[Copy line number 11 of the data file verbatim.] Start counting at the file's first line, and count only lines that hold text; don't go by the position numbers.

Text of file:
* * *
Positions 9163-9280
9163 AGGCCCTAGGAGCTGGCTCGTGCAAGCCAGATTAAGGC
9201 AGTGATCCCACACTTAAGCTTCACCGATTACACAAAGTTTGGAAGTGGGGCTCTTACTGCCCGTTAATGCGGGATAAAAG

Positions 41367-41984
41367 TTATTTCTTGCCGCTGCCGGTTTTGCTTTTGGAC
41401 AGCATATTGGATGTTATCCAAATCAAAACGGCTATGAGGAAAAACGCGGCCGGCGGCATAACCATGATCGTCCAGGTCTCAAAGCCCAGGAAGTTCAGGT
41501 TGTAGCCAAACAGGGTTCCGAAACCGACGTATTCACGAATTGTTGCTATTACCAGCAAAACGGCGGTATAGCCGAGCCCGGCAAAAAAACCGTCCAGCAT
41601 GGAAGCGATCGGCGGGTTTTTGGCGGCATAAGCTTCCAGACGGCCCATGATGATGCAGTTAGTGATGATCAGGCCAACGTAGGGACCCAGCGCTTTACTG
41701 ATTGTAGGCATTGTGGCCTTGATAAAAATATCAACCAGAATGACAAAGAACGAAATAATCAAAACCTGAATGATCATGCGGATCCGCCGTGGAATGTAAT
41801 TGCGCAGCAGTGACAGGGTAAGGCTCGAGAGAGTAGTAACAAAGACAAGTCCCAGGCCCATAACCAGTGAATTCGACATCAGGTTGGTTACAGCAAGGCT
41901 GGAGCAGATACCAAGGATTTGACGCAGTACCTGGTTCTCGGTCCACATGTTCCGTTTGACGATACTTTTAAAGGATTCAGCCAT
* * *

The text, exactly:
41901 GGAGCAGATACCAAGGATTTGACGCAGTACCTGGTTCTCGGTCCACATGTTCCGTTTGACGATACTTTTAAAGGATTCAGCCAT